In 2020, 0.70 out of every 100 people in the country had broadband access with a fixed line, compared to 36.41 in the United States, according to the World Bank. Many workers didn’t receive any financial aid during the crisis, despite a government decree to protect those forced to stop working, according to an article by the African Regional Organization of the International Trade Union Confederation. The number of remote workers in the country in 2022, however, remains difficult to estimate, as government institutions and employers’ associations provide too few figures to International Labor Organization evaluators to provide an accurate national picture.

China: the other great leap forward

It was the first country to have the unfortunate experience of dealing with the coronavirus, but also the first to impose remote work: any workers with the ability to work from home were required to do so. According to the consulting firm Bloomberg, it was one of the largest experiments in home-based work in the world. At the time, 40% of the workforce was forced to work from home, compared to only 7% of employees who had been allowed to do so until then. While it had a rough start – the servers of WeChat and Tencent messaging systems were overwhelmed – and small businesses, which have massively invested in the internet in the hope of building customer loyalty, were forced to adapt. This is a rather unexpected cultural shift from a country very attached to presenteeism and hierarchies. However, according to Bloomberg, some companies, such as the Hyatt hotel group in Beijing, kept a firm grasp on their employees, even remotely: every morning, the employees had to check in with their bosses telling them their location and whether they had symptoms of the virus.

The other cultural factor that may explain the difficulty for the Chinese in adopting remote work: the country’s communist heritage, which forces Chinese employees to negotiate agreements collectively. This automatically excluded remote work, which was considered inappropriate because it “concerns individual workers,” says Gault. Despite a strong collectivist culture that had previously held back the development of remote work in the country, the new habits developed during the pandemic are sticking around and there’s been strong growth with the digital economy.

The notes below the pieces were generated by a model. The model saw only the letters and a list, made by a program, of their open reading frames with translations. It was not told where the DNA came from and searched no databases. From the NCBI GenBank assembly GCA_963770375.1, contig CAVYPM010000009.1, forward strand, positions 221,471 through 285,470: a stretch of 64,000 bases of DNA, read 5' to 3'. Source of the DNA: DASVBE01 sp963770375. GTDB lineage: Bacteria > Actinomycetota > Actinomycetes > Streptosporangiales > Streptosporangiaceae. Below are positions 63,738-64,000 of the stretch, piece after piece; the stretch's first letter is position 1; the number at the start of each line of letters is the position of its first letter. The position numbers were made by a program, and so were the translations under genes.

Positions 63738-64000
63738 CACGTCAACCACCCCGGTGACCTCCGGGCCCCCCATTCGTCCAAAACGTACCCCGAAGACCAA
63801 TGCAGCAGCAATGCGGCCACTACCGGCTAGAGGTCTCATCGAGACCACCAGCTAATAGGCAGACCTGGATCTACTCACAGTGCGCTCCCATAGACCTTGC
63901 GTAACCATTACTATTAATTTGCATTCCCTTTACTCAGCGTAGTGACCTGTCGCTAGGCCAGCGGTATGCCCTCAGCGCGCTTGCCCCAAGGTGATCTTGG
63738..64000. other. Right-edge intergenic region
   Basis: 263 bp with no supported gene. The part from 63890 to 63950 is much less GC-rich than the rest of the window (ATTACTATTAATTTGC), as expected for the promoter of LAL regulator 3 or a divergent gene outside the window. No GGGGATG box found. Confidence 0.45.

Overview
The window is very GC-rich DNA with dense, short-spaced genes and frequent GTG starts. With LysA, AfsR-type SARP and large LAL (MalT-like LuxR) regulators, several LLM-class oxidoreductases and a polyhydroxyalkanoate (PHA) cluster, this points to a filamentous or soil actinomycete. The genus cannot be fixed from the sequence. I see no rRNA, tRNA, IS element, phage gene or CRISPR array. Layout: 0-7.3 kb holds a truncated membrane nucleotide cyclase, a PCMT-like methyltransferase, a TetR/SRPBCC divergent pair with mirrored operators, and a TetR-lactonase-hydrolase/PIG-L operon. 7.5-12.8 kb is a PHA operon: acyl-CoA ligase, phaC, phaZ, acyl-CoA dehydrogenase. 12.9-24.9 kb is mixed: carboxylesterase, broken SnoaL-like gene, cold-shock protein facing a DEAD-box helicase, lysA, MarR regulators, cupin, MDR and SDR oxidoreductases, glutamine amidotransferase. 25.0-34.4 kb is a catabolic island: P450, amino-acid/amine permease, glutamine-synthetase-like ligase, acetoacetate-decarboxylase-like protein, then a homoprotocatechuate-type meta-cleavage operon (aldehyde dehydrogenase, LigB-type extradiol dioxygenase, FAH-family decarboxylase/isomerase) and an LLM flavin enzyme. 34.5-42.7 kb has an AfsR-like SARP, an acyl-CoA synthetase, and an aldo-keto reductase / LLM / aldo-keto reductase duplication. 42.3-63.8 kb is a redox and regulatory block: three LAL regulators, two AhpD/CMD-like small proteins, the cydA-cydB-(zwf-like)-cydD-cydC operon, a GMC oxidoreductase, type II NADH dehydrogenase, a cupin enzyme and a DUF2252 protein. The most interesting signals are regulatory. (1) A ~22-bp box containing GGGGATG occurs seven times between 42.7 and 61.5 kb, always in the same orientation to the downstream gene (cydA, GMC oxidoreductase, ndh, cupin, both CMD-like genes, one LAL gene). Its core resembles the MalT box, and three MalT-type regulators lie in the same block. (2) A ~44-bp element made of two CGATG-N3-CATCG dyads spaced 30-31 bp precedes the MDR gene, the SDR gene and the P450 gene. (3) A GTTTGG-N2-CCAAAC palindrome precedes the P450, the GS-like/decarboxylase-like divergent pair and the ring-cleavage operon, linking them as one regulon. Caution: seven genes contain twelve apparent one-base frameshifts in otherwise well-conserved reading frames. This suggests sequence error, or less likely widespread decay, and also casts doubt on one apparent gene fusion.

Europe’s bad student: France

Before the successive lockdowns that forced companies to resort to remote work, France stood out as Europe’s underperforming student, according to a study carried out jointly by Ifop and the Jean Jaurès foundation. While it was implemented by 61% of Germans, 56% of Italians and 50% of Britons, only 34% of the French regularly worked remotely. According to the study, the amount of time the French worked remotely was also lower than that of their European neighbors: 11% of them worked remotely four to five days a week, compared to 30% of Italians. These low figures can be explained by the strong disparity between upper-management — the majority of whom work remotely — and the other socio-professional categories, who largely continued to go into their place of work: there was a 39 “point” difference between the different socio-professional categories, compared to an 8-point difference in the categories in Italy.

Another explanation for these disparities in France is age, with older workers less comfortable with digital technology than the “digital native” generation, and above all, much more used to the culture of presenteeism, which seems to affect the younger generations much less. A situation that might not be changing, as the French respondents to the survey asked for fewer remote working days, compared to their European neighbors, with only 1.8 days requested, against 2.7 requested by Spanish workers. For the authors of the study, this low demand for telework days is the result of a form of “resignation,” coming from that strong divide between socio-professional categories, with the authors suggesting many French workers believe that it’s not accessible to them.

Photo: Unsplash

Translated by Kalin Linsberg